The future of the United Church of Christ — the denomination's vision and vitality under a new president, current financial challenges, and changes to the leadership structure — were on the agenda of the UCC Board of Directors during its March meeting in Cleveland.
I recently returned from a 12-day trip to the Middle East to visit our mission partners.
Call it serendipity – the farewell reception honoring the Rev. J. Bennett Guess took place at the same hotel where, five years ago, he interviewed for his position as an executive minister in the United Church of Christ.
Our nation is fracturing.
The leadership of the United Church of Christ, concerned with the political rhetoric aimed at the marginalized people of society in this election cycle, spoke out in support for and solidarity with a Holy Week statement released by The Episcopal Church.
The Rev. John C. Dorhauer’s formal installation in mid-April as the United Church of Christ’s ninth general minister and president, a three-city worship service where all are welcome, is being planned as a pivotal moment for the future and mission of the denomination.
When the 16 members of the General Synod Nominating Committee begin looking over a field of board of director candidates in January 2017, they will not only seek out people with great minds and skills, but also those with a passion to collectively serve the national setting of the United Church of Christ.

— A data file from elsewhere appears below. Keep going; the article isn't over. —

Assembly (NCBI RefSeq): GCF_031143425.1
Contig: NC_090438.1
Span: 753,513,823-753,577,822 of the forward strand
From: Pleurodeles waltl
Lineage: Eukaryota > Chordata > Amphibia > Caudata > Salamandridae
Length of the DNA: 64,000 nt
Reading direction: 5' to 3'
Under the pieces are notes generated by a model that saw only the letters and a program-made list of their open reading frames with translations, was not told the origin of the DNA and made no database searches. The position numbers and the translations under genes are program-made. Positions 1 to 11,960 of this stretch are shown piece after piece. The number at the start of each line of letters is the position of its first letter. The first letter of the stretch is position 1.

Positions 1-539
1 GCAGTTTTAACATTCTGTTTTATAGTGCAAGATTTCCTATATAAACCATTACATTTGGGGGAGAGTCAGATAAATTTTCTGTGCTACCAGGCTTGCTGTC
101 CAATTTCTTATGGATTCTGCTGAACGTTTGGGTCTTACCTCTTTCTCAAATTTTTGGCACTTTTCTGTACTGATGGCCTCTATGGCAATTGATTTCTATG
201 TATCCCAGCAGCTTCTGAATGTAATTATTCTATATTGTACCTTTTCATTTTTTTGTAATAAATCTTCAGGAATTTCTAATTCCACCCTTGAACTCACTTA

It's been five years since Japan's triple disaster killed about 16,000 people and displaced hundreds of thousands of others. On this sorrowing anniversary, United Church of Christ leaders, disaster executives, and missionaries are calling for a time of hope and prayer to sustain the still-recovering nation.
In 1996, while I was pastor of Zion United Church of Christ in Henderson, Ky., our small congregation faced a crisis, trying to cope with increasing numbers of people with HIV/AIDS coming to our open-and-affirming church, seeking friendship and support.
The murder of Honduran activist Berta Cáceres has sent ripples through Latin American policy circles and those who had worked with her on environment, indigenous, or Honduras-specific causes. Within the United Church of Christ, Cáceres is being remembered for her life's work, while those whom she met are mourning her death.